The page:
Maksym Protsenko/123RF
 

Blockchain for Social Media: 10+ Practical Use Cases

  • 26 November 2018
  • Sam Mire

Social media has become indistinguishable from daily life for the majority of citizens of the developed world. Only 10% of Americans were on social media platforms in 2010, and it was largely the domain of teens and young people expressing their personalities through the unique backgrounds, embedded songs, and corny quotes littering their Myspace profiles. By 2017, the percentage of Americans on at least one social media platform had risen to 80%. Over 3 billion people worldwide have a profile on Facebook, Twitter, Instagram, or some other social media platform, a total figure that has risen by roughly 13% year-over-year. Young people are especially likely to embrace the many different forms of social media. 78% of 18-to-24-year-olds use Snapchat regularly, while 71% of young people in the same age range use Instagram, while 45% are on Twitter.

Even though social media is not going anywhere, there’s no shortage of individuals who have noticed the toll that social media has taken on their lives. For the first time since the inception of mainstream social media platforms, the share of American users with at least one social profile declined in 2018. There are several reasons for this, ranging from social media fatigue to mistrust in the platforms’ creators and hosts. In 2017, 29% of young adults admitted to being addicted to social media, meaning that their need to persistently post and view social media was having a negative impact on their lives and health. It has also wreaked havoc on countless self-images and contributed to the rise in anxiety of all people, and young people in particular.

There are several proposed improvements to social media that involve the introduction of blockchain technology. Hopefully these improvements can help mitigate some of the detrimental mental health effects of social media, as well as privacy concerns that have plagued several of the most popular social media platforms.  

Blockchain for social media - Practical use cases


Removing the User as the Product

Blockchain use cases for social media - Removing the User as the Product

Anybody who turns even a slight glance toward the news cycle knows that our social media posts are being used in all sorts of ways that we never would have suspected years ago. In April 2018, it was reported that Facebook’s data harvesting scandal had been widened, now said to have impacted at least 87 million people. By allegedly sharing users’ posts and the information they contain with the data analytics firm Cambridge Analytica in an improper manner, Facebook management allowed the firm to tailor political ads that targeted individuals based on their perceived personality traits.

But Facebook is far from the only social platform utilizing the information we voluntarily post to make a profit and assist advertisers. One data brokerage firm, Acxiom, reported over $800 million in earnings over a single year from buying and selling user data to other brokers, advertisers, and businesses. These kind of revenues are the lifeblood of most free social media platforms, but a large number of users have become less than comfortable with the idea that their data is being passed around like a dutchie at a reggae concert.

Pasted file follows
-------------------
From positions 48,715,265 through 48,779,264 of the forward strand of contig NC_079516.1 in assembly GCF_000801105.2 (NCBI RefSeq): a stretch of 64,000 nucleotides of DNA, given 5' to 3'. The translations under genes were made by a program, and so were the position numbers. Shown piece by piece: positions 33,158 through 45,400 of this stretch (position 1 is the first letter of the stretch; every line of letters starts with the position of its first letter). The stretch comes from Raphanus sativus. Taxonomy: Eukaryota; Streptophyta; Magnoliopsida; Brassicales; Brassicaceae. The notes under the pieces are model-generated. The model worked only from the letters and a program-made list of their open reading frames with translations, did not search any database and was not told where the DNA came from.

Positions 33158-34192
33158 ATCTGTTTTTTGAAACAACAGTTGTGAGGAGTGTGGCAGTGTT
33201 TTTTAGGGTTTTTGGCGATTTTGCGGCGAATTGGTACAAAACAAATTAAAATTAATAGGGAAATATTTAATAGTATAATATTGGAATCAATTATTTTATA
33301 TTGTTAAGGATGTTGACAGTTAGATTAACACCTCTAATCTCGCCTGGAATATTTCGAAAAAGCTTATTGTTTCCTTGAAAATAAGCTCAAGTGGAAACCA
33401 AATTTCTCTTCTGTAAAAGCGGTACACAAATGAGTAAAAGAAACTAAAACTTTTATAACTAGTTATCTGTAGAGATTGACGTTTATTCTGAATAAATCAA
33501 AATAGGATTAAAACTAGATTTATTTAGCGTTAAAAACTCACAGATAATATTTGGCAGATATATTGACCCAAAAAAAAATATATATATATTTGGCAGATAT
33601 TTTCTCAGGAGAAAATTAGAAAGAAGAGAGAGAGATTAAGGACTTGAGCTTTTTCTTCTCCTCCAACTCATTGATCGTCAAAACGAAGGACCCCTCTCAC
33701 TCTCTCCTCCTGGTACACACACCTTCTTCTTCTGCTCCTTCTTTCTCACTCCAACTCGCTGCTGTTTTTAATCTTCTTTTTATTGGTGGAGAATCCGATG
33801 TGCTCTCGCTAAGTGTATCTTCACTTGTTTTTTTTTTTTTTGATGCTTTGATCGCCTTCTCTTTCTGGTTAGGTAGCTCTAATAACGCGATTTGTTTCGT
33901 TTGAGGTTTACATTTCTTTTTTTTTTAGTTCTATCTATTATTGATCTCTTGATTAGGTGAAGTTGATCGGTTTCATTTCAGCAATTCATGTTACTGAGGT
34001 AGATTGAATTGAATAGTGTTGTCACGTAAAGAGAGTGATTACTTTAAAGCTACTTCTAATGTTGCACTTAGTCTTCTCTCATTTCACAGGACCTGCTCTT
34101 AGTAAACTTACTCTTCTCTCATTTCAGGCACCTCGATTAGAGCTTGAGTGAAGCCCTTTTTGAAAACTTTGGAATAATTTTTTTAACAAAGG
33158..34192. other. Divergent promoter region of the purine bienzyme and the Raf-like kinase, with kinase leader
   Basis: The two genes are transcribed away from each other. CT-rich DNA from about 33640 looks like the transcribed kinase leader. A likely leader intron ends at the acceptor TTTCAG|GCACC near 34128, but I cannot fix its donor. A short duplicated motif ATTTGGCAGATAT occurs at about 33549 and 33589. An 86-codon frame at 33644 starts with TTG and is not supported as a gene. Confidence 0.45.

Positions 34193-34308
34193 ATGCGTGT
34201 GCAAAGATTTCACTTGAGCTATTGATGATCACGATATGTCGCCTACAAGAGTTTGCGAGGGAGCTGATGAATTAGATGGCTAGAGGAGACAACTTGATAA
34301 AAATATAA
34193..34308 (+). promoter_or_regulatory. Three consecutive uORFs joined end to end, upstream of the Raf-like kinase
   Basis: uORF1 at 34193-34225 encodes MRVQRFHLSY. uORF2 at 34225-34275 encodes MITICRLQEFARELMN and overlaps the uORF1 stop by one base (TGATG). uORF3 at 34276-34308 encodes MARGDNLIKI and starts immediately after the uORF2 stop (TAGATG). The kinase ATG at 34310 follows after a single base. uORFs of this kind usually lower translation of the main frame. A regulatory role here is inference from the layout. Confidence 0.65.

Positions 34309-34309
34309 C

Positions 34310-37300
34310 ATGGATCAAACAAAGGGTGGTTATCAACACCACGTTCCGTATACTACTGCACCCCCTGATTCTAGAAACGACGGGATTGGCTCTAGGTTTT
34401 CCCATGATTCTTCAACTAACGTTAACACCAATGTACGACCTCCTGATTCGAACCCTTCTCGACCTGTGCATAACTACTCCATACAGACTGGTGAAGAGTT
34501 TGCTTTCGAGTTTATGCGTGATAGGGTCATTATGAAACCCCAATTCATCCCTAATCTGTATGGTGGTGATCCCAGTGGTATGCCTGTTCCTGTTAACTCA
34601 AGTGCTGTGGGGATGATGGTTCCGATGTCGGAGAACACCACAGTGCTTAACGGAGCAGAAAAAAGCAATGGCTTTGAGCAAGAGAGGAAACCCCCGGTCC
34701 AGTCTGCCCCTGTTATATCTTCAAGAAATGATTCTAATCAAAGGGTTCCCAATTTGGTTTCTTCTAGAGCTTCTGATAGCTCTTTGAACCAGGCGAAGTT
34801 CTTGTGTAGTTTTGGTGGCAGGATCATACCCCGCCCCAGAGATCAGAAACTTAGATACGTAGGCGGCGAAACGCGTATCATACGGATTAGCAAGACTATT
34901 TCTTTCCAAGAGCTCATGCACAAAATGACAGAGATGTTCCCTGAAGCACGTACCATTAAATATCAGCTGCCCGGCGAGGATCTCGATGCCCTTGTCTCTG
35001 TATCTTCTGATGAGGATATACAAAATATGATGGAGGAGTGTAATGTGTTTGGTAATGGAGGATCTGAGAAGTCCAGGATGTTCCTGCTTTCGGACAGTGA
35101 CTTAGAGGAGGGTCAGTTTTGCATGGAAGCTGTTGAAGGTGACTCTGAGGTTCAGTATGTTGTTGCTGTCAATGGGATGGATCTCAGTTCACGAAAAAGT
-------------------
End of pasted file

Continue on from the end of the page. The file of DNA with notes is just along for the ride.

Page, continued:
We know that the current system of social media allows centralized overseers, such as Facebook HQ, to hold, access, and disseminate the content we post on our social profiles, sharing it with advertisers or whoever they please. By replacing centralized strongholds of endless user data with a distributed network of storage, the idea is that no central authority will have the capacity to use our information for their own purposes, essentially freeing social media users from their current status as products. 

Companies Trying to Solve This Problem

  • Sapien – Giving users control of their social data.
  • Killi – Helping users get compensated for use of their data.  

Better Control Over Content

Blockchain use cases for social media - Control Over Content

A somewhat disturbing story broke in 2014 that highlighted the idea that users on social media platforms often become little more than guinea pigs for the tech overlords. In June of that year, it was revealed that Facebook had intentionally manipulated more than 689,000 users’ news feeds in order to elicit an emotional response. Because we consent to giving life, limb, and our sanity over to the corporate world in the many Terms of Agreement we agree to without second thought, we essentially set ourselves up to be manipulated — and in the case of Facebook, that’s precisely what occurred.

By adjusting the number of positive or negative news stories that appeared in the feeds of more than half a million randomly selected users, The Social Network was able to gain insight into how emotional responses can be spread throughout social media. The leader of the “study” — let’s call the social experiment what it is — Adam D.I. Kramer, eventually issued a public apology, but the company maintains that users consent to this kind of emotional manipulation when they sign up.

But most realize that this is not what they signed up for, and bright minds are working to create more trustworthy platforms in the face of persistent violations of trust by traditional social platforms. Some firms are working to establish decentralized means for hosting social interactions on the blockchain. Somebody has to pay to keep the blockchain nodes up and running, though, which is why a system by which cryptocurrencies are issued to node hosts as financial incentive to keep the platform chugging along is being tested. If successful, this could put an end to platforms where a single host has complete authority to dictate the type of content that is being peddled alongside user posts. 

Companies Trying to Solve This Problem

  • DTube Video platform built on the Steem blockchain designed to reduce central control of content distribution.